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The legally safe DL market is very limited: judges can fine in all the cases where the decision outcome can make a financial or health difference or be discriminatory, where DL will not help to understand if and why the decision was fair. How about self-driving cars? DL seems a legal risk to use in all that is more than art, games or good taste jokes. Existing non-DL methods can replace DL where needed, and new methods will be (re)discovered, so the AI progress will continue nicely. Especially if everyone will study (and invest into) all the old and new algorithms of the whole AI and Machine Learning sciences, not only DL: the only way to become a “whole AI lifetime expert”.

Except DL being “illegal” to use for many useful tasks it can solve, it’s also unable to solve several tasks: those requiring the abstract reasoning to figure out what’s fair and unfair in the data seen, and to explain the logic of its own decisions. Even for tasks not requiring explanation where DL seems the best system, like image recognition, DL is not as safe as human eyes. You can fool DL with “adversarial examples”: photos of something, like a cat, with invisible perturbations added, can fool the DL into seeing other, like a dog. All humans will still see a cat, but the DL will instead see a dog or whatever the hacker secretly embedded. This can be exploited in street signs to hack current self-driving cars. New AI systems resisting this hack will replace DL.

The author of Keras, the most popular DL library, in his post “The limitations of deep learning”, said: “the only real success of DL has been the ability to map space X to space Y using a continuous geometric transform, given large amounts of human-annotated data.” These spaces got lots of dimensions, not just 3D, this is how DL can mimic Picasso art styles, Poker bluffs and some human creativity in many tasks. But in layman terms, I would say that this means: DL can be trained to recognize cat photos without understand what is a cat, and to be racist without knowing of being racist. DL can recognize cats or be racist or win at games, which is impressive and at times useful, but DL can’t explain why a photo shows a cat, or if a decision was racist.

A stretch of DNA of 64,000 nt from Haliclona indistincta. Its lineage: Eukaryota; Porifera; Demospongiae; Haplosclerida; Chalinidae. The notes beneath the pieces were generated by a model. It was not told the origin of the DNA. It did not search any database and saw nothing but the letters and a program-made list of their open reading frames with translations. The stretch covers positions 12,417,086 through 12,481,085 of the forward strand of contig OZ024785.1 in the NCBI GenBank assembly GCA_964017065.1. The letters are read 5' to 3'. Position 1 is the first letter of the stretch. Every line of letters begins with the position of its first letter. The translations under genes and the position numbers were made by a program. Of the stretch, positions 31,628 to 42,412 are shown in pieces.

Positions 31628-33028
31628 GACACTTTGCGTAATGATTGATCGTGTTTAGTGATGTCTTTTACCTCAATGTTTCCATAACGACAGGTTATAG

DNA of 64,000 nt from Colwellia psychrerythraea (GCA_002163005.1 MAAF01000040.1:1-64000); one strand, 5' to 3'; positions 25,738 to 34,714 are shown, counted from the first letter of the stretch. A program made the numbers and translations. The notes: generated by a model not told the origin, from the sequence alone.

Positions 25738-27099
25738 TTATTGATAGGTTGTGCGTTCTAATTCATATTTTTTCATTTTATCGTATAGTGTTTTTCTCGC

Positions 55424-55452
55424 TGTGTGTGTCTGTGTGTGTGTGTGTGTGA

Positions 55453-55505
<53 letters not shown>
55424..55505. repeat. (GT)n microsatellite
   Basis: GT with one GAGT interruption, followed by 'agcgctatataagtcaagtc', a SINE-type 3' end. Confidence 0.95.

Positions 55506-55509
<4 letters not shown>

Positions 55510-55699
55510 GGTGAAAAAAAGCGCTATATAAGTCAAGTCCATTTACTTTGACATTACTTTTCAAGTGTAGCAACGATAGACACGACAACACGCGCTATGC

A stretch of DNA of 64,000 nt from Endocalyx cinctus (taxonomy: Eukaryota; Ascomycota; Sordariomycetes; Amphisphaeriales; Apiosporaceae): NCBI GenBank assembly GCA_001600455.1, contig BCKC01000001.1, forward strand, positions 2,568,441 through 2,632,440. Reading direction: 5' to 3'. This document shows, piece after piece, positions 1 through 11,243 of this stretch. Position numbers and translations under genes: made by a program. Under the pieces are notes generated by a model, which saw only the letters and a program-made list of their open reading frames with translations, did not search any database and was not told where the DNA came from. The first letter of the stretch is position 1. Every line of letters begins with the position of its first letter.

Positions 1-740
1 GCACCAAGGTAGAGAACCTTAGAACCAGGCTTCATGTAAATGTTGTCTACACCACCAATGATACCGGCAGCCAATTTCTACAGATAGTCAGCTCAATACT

In “The future of deep learning” the Keras author describes his vision of a new system where DL is only in “geometric modules”, that should interact with not yet existing “algorithmic modules” and “meta learners”. This would increase the number and types of tasks solved, but still failing to explain the decisions, due to the DL modules. It’s like when we can’t explain, in words, certain feelings or images computed in our brain. Humans explain all, but with mostly made up, oversimplified excuses, that everyone seems to believe as accurate. Machines are instead unfairly asked to be really accurate. Other experts are drafting new AI systems that do not include DL at all, but they lack funds: everyone invests in DL only now, and the DL mania will continue for a while. No one knows what will be the next big AI thing, but unlikely will be DL 2.0.

The DL is hyped because only who sells DL software and hardware, despite the conflict of interest, is interviewed in the AI debates. Have you noticed any legitimate “natural intelligence” experts, like psychologists and philosophers, supporting DL?

If you have neither AI urgency or time to study, wait the next AI system to be ready and study it directly, skipping DL 1.0. Else, if you have AI urgency and/or time to study, be sure to cover the whole AI and the many Machine Learning fields, not DL only.